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A collaboration between the University of Leicester Space Research Centre and the Indian Space Research Organisation (ISRO) is about to reach a new stage as hardware built at the Tata Institute of Fundamental Research in Mumbai is sent to Leicester for integration into an x-ray camera.

The camera will eventually be returned to India for installation into Astrosat, India’s first national astronomy satellite. The five instruments in Astrosat’s payload will observe exotic objects and phenomena such as black holes, neutron stars, and active galaxies at a number of different wavelengths simultaneously, from the ultraviolet band to energetic x-rays.

Leicester is providing the expertise and support to build the CCD camera for the Soft X-ray Telescope (SXT) on Astrosat.

Guy Peters, Astrosat Project Manager UK at the University of Leicester’s Space Research Centre, explained the significance of the mission. "Each of Astrosat’s five instruments is looking at different regions of the electromagnetic spectrum which allows simultaneous measurements to be taken across a wide range of energies."

ISRO approached the University of Leicester Space Research Centre to undertake the SXT camera development because of its acclaimed track record in spacecraft design in missions such as Swift and XMM-Newton and the experience gained from its laboratory programmes leading to CCD camera designs with high resolution and sensitivity and low mass.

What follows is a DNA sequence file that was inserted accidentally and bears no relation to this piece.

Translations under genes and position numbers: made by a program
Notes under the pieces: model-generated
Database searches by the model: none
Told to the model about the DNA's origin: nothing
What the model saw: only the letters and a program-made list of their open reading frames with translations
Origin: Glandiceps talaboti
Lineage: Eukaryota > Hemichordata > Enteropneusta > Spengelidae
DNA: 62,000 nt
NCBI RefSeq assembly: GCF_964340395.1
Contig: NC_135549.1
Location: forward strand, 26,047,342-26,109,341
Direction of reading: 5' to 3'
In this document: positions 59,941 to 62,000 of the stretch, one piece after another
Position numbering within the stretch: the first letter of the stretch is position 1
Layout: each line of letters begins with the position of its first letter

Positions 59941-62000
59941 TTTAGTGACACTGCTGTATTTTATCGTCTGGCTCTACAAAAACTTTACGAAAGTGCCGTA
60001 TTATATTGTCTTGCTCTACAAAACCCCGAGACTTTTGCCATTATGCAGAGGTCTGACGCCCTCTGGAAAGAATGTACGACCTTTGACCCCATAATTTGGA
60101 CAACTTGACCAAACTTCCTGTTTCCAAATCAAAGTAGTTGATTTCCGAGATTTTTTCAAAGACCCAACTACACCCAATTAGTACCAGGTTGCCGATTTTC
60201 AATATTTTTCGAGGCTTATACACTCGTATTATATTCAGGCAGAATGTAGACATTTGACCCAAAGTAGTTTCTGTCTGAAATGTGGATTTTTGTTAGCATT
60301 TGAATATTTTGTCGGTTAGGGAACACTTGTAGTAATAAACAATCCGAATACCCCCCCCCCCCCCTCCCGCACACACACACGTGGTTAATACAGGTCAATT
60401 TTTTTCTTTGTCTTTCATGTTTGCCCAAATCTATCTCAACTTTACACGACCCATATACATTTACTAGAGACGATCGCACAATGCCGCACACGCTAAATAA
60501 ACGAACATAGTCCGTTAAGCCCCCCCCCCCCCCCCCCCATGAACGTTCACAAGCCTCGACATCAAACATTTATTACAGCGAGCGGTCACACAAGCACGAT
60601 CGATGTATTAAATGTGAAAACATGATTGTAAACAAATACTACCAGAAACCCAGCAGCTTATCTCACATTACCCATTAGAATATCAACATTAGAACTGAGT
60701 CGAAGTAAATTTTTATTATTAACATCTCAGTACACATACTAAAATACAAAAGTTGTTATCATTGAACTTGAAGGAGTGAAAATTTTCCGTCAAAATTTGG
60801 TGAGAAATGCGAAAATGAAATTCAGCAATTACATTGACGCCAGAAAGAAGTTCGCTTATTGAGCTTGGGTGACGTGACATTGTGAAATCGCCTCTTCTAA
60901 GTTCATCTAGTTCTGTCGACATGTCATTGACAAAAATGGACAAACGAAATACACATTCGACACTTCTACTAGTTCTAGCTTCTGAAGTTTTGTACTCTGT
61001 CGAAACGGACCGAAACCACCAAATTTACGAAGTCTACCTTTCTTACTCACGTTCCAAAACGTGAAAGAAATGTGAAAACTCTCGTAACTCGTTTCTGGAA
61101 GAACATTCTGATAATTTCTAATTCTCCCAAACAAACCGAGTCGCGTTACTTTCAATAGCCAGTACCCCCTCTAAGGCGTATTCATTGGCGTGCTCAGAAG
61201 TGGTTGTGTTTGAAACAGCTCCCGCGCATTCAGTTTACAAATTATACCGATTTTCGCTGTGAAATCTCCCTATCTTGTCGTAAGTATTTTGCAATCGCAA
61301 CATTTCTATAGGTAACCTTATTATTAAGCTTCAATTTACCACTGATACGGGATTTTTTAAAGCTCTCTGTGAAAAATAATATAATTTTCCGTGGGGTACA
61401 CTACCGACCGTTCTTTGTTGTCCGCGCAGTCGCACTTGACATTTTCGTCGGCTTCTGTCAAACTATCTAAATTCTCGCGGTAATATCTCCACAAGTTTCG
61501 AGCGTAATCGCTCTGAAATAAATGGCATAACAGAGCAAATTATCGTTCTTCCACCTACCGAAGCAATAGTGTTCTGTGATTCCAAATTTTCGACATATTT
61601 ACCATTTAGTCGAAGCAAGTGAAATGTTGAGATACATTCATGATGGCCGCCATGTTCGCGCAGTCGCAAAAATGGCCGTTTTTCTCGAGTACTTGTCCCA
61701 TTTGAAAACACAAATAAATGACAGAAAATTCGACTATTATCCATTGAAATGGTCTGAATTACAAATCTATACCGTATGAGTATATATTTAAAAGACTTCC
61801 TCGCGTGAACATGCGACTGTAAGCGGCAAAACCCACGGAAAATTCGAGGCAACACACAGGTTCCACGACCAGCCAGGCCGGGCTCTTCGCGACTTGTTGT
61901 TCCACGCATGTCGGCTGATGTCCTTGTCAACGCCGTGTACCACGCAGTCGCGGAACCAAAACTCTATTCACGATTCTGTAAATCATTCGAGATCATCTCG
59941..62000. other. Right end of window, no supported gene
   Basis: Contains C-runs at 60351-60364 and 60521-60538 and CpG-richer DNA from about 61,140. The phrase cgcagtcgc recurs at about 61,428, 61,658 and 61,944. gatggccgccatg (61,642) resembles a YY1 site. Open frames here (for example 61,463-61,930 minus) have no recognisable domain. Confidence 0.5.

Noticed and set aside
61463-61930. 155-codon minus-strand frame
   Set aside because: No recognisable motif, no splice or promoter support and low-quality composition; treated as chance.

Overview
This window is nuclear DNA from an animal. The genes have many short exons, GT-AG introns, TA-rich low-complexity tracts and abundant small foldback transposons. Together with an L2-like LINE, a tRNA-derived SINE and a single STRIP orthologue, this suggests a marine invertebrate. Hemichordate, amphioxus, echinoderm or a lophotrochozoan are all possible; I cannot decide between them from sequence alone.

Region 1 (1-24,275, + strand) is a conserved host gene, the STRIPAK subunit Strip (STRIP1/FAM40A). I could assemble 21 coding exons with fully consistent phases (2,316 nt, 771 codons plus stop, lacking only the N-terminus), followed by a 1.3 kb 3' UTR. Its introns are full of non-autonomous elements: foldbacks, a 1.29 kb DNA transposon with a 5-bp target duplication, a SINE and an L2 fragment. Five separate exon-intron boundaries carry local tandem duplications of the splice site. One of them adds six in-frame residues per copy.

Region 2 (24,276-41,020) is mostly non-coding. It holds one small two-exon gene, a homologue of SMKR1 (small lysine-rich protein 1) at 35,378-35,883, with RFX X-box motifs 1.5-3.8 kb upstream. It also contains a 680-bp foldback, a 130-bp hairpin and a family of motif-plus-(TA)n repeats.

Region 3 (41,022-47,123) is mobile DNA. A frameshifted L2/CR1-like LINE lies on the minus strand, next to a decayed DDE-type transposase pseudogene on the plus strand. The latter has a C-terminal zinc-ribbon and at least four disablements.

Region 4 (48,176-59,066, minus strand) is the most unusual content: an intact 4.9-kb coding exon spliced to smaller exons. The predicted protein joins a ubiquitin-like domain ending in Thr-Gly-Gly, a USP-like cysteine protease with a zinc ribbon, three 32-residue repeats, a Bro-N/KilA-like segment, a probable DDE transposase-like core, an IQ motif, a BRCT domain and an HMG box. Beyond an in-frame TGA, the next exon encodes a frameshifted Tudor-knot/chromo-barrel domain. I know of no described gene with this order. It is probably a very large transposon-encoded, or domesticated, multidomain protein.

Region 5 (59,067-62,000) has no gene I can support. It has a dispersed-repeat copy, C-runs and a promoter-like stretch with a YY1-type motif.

While the Tata Institute of Fundamental Research has built the main telescope body and mirror Leicester has provided the camera, supported the project through consultancy and will calibrate and integrate the camera at the Space Research Centre.

This sharing of experience is a significant part of the Astrosat project, Guy Peters feels. "Here in Leicester we are a young team gaining experience on a major project. Astrosat has provided a really exciting opportunity for the team."

Guy has found Astrosat a fascinating project, not just scientifically but culturally. "Although on paper we seem to work the same way, the operation in India has a very relaxed feeling, less pressured than working with other agencies, and yet things can get done just as quickly."

Due to be launched in 2008, Astrosat is well through its development phase and has just completed a highly successful preliminary design review, one of the key milestones in any instrument’s life. Over the next eight months details will be finalised and Guy Peters hopes that the Leicester team will receive funding from the British Council to enable it to continue to support the mission after the satellite’s launch.

He has recently returned from a visit to India with Leicester’s Chief Engineer, Tim Stevenson, for an engineering and management review. This will be followed in a few months by a Leicester science team, while a delegation from India will come to Leicester in the summer.

"Leicester’s involvement with Astrosat is a really important thing, not just for the University, but for Leicester as a whole," Guy said. "It is a credit to the University that they have recognised it as a worthwhile investment. We should flag it up as something the whole city can be proud of."

Alex Jelley | alfa
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